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simbo1905’s ramblings about computers

Category: Trex

Bolt-on Causal Consistency

Eventual consistency forces complexity onto an application. Consider a comments system on a blog site where users are discussing with each other. What every user would like to see is “causal consistency” whereby they don’t see a comment until they can also see all the comments that it is “in reply-to”.

In the general case an eventually consistent data store (ECDS) like Cassandra won’t give causual consistency: you can see a comment before you see what the user is replying to. The Morning Paper has an excellent discussion of a paper that shows how 2k lines of code can layer Causual Consistency over the top of Cassandra using a separate local data store at each node and a vector clocks to track ordering.

the morning paper

Bolt-on Causal Consistency – Bailis et al. 2013

“It’ll probably be OK” seems to reflect the prevailing application developer’s attitude to working with eventually consistent stores. Thanks to the work of Bailis et al. on PBS, we can now quantify that ‘probably.’ And it looks pretty good at first glance, with 99+% probabilities achievable after a pretty short window. The greater the volume of transactions you’re processing though, the more this bites you: (a) the window between transactions is shorter, increasing the probability of staleness, and (b) you’re taking a percentage of a bigger absolute number. Let’s say 1M transactions per day, and 99.99% probability of recency under normal conditions – that’s 100 stale reads a day. Is that ok? It depends on your application semantics of course. After a year of operation you’ll have 36,500 stale reads – it’ll probably be ok?!

Presumably you’re using an eventually consistent…

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Understanding Paxos

The excellent paper Understanding Paxos has a very detailed explanation of the mechanics of the algorithm. Here is a diagram from the paper showing a node which bridges a network partition from that paper which then goes and works through the possible outcomes with diagrams showing every message. Excellent work!

Source: Understanding Paxos

TRex: A Paxos Replication Engine (Part 2)

The last post gave a high level overview of TRex an embeddable Paxos engine for the JVM. In this second post we will take a high level walk through a Java demo that wraps a trivial stack to deploy it replicated across a cluster of nodes.  Read the rest of this entry »

TRex: A Paxos Replication Engine (Part 1)

A previous post laid out how the Paxos parliament algorithm as described in the 2001 paper Paxos Made Simple can be applied to state replication across a cluster of servers.  This post is the first part of a series that will give an overview of an embeddable Paxos state replication engine called TRex. TRex is a replication engine, not a dinosaur, implemented in Scala. It can be easily layered over the top of an existing service to provide strongly consistent replicas with automatic failover to achieve fault tolerance. Alternatively, you can bake the low-level library code into your application and use your own customised IO logic to give peak performance. You can fork the accompanying code over on GitHub.  Read the rest of this entry »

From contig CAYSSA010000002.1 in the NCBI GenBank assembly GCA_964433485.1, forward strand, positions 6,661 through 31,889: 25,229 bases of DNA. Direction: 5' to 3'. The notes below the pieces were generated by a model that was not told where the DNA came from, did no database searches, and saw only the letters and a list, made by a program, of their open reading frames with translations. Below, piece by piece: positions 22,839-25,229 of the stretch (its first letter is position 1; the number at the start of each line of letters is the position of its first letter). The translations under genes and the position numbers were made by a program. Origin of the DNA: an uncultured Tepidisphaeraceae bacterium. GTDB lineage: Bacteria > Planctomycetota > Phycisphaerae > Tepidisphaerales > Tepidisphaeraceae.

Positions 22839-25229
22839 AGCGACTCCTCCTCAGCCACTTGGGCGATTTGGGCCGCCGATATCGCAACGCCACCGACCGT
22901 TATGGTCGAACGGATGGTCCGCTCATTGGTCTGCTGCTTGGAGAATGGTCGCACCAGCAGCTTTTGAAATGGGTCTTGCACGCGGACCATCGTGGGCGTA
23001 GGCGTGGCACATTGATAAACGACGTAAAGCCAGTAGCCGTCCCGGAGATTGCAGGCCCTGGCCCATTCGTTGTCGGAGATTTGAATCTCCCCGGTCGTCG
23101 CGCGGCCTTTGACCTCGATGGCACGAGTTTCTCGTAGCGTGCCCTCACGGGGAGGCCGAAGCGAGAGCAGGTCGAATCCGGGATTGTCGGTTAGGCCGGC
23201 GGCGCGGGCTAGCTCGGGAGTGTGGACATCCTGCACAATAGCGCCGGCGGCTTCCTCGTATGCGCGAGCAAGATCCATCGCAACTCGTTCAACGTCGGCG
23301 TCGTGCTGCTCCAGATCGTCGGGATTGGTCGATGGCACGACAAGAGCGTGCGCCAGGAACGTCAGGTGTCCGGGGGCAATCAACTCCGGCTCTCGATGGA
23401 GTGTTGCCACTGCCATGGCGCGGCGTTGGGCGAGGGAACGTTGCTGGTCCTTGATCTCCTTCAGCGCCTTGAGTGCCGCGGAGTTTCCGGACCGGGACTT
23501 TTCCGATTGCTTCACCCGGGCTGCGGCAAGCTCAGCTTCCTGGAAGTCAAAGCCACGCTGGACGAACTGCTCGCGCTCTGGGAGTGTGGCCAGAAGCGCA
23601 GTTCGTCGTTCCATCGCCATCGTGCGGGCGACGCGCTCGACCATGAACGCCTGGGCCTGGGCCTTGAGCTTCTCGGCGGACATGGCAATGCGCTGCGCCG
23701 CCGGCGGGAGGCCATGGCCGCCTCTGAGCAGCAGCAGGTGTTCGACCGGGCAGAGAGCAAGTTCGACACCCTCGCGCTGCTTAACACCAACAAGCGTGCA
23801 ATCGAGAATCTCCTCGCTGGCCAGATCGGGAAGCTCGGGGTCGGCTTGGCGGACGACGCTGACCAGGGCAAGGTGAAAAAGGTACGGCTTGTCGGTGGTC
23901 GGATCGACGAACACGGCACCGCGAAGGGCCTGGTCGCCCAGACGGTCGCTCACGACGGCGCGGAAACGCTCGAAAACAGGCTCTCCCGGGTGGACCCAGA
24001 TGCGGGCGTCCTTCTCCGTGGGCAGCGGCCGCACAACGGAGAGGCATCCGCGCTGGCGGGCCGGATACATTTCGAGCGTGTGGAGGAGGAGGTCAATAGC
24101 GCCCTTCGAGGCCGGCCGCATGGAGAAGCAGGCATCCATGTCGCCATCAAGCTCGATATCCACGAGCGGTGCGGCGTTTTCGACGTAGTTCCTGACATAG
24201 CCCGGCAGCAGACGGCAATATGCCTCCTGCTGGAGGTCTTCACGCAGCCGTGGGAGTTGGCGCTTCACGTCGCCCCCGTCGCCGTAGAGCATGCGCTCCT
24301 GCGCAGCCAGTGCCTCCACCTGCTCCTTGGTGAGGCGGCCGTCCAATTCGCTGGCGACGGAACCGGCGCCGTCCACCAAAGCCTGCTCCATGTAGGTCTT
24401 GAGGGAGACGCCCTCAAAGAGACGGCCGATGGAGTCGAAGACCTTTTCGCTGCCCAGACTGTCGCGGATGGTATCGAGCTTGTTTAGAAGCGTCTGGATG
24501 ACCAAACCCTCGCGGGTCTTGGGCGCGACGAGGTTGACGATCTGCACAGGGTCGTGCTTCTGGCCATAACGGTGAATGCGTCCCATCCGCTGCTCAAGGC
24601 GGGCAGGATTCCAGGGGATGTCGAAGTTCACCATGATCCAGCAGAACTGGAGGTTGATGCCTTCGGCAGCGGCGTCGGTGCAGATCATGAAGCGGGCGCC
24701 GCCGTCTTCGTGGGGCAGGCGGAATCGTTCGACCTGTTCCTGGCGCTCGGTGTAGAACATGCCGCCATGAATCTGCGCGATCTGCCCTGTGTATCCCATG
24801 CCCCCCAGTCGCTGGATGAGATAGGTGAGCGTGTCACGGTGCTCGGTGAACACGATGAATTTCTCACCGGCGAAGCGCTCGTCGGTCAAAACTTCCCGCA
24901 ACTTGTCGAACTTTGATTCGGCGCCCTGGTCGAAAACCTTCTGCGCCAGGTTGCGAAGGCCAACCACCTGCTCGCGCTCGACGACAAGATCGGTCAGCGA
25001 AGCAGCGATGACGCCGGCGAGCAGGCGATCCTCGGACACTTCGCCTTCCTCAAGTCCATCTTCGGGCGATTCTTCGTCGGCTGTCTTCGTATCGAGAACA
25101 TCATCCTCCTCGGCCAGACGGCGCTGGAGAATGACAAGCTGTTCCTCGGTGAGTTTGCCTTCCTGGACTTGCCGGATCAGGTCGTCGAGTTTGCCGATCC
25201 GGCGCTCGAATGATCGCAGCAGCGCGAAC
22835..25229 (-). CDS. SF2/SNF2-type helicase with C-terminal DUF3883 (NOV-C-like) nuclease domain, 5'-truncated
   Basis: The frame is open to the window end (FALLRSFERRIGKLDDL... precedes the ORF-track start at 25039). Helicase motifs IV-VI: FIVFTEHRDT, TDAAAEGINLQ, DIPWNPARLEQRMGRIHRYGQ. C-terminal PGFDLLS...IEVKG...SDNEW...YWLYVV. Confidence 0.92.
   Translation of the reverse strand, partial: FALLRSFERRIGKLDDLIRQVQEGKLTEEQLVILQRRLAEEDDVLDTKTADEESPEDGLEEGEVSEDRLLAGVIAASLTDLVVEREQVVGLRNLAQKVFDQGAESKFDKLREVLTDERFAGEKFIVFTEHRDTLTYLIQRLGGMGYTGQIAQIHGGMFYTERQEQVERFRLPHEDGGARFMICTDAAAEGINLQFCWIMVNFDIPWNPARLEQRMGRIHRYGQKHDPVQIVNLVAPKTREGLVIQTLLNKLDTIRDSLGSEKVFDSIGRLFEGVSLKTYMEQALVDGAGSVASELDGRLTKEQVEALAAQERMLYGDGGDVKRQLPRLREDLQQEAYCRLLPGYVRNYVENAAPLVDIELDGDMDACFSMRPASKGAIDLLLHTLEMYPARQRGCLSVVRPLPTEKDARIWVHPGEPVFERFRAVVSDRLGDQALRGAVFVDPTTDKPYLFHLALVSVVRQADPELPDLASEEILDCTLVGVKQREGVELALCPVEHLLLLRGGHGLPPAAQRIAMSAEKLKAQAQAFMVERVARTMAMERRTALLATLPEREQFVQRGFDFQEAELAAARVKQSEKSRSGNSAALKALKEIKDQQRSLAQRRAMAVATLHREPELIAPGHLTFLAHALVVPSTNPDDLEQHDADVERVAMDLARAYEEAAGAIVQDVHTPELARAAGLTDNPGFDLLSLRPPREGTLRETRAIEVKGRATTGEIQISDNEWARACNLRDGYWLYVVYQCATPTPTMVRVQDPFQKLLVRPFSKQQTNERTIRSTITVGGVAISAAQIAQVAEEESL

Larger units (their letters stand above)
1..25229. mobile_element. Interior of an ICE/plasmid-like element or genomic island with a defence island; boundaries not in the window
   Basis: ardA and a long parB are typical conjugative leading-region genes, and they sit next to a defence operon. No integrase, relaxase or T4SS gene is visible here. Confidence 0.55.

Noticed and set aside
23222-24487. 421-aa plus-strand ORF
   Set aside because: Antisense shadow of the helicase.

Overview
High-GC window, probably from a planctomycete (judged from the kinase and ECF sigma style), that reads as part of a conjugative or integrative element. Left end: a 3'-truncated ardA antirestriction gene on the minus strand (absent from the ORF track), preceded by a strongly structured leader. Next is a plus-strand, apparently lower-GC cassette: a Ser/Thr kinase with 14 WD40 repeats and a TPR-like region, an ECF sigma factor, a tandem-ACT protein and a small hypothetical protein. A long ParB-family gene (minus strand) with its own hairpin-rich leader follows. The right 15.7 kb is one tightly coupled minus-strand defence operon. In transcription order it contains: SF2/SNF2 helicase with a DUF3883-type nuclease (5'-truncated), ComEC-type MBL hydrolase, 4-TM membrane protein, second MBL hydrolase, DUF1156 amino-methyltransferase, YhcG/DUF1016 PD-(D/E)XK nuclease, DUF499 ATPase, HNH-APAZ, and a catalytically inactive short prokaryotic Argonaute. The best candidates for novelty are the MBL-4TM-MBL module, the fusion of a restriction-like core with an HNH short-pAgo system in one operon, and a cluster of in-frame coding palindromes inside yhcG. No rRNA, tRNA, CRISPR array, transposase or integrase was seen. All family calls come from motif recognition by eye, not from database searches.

Paxos Uses Leaders (Multi-Paxos is the Parliament Protocol and Basic-Paxos isn’t)

A common misconception about the Paxos Algorithm is that it doesn’t use a leader. With this world view the Paxos algorithm is an enimic peer-to-peer algorithm which is impractical and it has to be extended with a separate flavour called Multi-Paxos to do anything useful. This is a back-to-front world-view which is often put up as a strawman by advocates of aggressively marketed alternatives.  Read the rest of this entry »

TRex: A Paxos Consensus Engine For The JVM

An implementation of multi-Paxos for state replication as outlined in this blog series is now on github. Read the rest of this entry »

Cluster Replication With Paxos

In my last post I made the case for the defence of the Paxos Algorithm. In this post we will delve into a tough problem which Paxos solves; state replication across a cluster of replicas using atomic broadcast. It turns out that maintaining primary ordering on secondary servers is straightforward to achieve using Paxo without affecting correctness or efficiency. This may be a surprising result to any reader who has looked at ZAB and Raft. You don’t need an external leader election service as used in the Spinnaker or PaxStore papers. You send the highest committed, and highest proposed, log stream sequence counter during leader failover, and introduce optional, ignorable, retransmission requests. The techniques described in this article are used by the Trex Paxos library.

Read the rest of this entry »